While using Rhino.Inside.Revit, is there a way to fully close Rhino and release the cloud zoo license?
The use case is: someone is working primarily in Revit and opens up Rhino.Inside.Revit to use Rhino/Grasshopper, which uses a cloud zoo license, after they are done and close Rhino/GH, the Rhino 7 license is still in use until that person closes Revit. I don’t’ currently see a way to exit or quit RIR.
This becomes problematic for us since we share many licenses across the company and want to keep as many available for others while not in use.
Rhino release the license when is unloaded, but since Rhino.Inside Revit is an Addin for Revit and there is no nice way to unload an Addin, once is loaded, we can not release the license until the whole Revit closes.
So, unfortunately, in this case the only way to release the license is closing Revit completly.
Hi @kike, Thank you for clarifying that up!
@kike (also tagging @ehsan & @brian):
Rhino.inside.Revit is turning out to be fantastic for us, but managing licenses as we scale is becoming a big concern.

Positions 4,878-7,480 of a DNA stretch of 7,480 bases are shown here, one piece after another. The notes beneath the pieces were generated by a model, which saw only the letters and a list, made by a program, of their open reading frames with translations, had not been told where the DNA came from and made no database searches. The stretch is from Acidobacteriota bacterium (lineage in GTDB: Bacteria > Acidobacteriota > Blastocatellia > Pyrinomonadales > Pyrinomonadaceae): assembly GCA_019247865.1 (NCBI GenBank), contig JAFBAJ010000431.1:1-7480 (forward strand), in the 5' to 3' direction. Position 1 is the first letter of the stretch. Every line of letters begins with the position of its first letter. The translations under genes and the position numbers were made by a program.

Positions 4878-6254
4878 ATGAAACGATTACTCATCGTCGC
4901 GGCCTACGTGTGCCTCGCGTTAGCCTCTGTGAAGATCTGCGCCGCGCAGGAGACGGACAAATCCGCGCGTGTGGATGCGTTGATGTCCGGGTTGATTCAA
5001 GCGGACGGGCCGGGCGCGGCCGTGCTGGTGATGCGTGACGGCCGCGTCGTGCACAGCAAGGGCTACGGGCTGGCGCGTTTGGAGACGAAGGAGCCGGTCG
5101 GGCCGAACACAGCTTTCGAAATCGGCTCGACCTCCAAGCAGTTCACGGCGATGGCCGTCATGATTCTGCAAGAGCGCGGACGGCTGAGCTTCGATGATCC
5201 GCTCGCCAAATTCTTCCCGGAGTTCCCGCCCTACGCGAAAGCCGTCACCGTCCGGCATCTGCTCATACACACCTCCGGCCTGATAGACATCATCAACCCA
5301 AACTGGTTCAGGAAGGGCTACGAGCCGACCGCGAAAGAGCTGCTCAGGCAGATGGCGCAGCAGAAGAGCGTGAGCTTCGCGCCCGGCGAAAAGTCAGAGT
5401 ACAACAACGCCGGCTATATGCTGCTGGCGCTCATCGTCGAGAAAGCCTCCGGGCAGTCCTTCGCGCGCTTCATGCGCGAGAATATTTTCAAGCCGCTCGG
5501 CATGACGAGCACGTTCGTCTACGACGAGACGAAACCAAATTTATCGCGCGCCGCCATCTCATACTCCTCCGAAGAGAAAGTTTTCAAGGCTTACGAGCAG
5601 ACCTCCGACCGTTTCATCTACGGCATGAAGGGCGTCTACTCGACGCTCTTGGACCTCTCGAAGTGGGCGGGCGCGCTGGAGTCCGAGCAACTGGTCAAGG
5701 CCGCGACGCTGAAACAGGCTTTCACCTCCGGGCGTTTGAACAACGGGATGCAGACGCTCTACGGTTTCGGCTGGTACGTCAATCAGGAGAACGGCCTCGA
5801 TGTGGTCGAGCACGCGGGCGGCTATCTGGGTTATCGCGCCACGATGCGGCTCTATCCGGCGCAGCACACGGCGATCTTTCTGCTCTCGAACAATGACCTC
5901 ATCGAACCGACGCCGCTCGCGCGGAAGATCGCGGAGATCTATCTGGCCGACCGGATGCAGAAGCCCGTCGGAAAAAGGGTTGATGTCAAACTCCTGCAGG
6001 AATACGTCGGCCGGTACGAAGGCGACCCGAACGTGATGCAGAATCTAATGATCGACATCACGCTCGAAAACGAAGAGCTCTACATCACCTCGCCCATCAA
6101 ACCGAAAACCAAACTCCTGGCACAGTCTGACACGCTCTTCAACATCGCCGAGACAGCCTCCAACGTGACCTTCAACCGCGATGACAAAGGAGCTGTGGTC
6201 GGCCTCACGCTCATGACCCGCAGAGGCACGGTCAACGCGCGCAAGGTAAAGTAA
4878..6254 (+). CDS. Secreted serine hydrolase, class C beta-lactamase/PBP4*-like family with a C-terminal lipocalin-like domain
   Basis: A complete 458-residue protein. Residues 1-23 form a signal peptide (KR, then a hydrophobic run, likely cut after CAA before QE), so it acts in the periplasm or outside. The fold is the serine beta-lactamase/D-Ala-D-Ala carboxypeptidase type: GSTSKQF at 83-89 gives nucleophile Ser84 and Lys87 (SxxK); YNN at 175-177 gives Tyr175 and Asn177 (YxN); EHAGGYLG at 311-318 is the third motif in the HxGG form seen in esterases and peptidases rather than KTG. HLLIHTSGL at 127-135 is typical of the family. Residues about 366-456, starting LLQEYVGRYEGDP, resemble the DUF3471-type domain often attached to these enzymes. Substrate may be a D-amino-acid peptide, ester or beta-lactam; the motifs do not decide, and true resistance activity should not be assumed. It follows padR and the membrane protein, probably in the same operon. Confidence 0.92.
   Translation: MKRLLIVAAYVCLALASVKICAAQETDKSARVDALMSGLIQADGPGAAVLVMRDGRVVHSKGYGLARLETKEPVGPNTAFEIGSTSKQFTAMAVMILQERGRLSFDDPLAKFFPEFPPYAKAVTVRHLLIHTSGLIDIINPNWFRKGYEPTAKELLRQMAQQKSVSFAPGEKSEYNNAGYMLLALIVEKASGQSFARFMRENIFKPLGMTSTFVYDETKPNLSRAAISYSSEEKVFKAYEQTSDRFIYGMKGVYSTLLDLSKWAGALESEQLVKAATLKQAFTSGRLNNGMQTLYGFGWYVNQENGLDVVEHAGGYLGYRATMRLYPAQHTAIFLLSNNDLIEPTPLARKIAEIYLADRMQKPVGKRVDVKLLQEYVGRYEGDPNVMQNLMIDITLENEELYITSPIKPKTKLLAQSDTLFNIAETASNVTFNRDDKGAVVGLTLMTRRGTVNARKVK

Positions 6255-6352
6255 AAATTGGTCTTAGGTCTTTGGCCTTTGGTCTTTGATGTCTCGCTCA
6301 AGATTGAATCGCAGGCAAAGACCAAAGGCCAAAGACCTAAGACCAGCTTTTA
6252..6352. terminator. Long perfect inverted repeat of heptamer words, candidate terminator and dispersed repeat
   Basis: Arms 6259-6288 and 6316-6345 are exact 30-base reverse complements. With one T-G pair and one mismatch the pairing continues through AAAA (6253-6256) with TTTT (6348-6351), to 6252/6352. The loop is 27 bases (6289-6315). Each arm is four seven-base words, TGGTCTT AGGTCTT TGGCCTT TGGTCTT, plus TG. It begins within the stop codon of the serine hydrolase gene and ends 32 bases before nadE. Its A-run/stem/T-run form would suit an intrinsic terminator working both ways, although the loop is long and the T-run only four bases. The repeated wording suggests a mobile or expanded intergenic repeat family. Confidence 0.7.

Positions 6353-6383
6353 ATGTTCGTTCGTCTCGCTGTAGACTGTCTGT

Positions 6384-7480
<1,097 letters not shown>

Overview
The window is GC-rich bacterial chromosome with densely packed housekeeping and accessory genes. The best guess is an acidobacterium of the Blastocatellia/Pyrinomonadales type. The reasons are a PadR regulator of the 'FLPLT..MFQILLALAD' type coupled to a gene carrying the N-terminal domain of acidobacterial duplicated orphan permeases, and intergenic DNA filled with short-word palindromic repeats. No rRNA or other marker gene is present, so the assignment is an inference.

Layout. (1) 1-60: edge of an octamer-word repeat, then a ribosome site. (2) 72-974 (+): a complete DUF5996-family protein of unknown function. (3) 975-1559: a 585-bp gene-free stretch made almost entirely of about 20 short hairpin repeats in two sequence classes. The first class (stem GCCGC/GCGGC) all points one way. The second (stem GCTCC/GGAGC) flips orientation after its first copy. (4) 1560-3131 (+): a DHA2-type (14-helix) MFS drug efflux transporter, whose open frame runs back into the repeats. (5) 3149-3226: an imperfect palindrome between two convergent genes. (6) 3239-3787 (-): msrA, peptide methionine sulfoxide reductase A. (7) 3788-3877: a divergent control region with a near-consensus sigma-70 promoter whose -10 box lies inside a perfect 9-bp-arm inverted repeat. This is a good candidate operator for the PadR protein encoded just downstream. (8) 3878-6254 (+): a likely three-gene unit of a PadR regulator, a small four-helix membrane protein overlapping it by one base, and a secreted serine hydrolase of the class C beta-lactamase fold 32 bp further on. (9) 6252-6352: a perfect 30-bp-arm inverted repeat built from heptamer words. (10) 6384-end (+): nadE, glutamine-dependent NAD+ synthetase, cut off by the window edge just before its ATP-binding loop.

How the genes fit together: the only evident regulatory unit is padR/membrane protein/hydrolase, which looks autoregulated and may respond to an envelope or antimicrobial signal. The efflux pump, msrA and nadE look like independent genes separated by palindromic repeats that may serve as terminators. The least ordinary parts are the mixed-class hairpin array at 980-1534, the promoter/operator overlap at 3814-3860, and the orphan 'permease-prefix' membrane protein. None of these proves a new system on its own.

To elaborate on the scenario that concerns us…
- Project team uses Rhino.inside.Revit
- They finish with any efforts requiring Rhino, but keep working in Revit.
- Those licenses are not available for staff wanting to use Rhino (standalone or in Revit) until they close Revit.
Given it can take some time to get up and running in Revit, especially with larger collections of models, staff often leave Revit running for the entire day. This is especially true with work-from-home.
In this case this also means they have grabbed a Rhino license for the entire day, despite not using it any more.
And, worst-case-scenario, they leave for the day and leave Revit running. That doesn’t happen all the time, but we have had actual instances of that in the past week (including one right now) preventing a team member from getting into Rhino.
We ran into this with only 5 Rhino 7 licenses running with a pilot project using Rhino.inside.Revit. I am concerned once we roll this out globally to our 15 studios with our 150 licenses. This problem will scale significantly.
Proposals in order of preference:
- Auto-kill the Rhino license when you see Rhino.inside features are no longer in use (or after 5 minutes of that)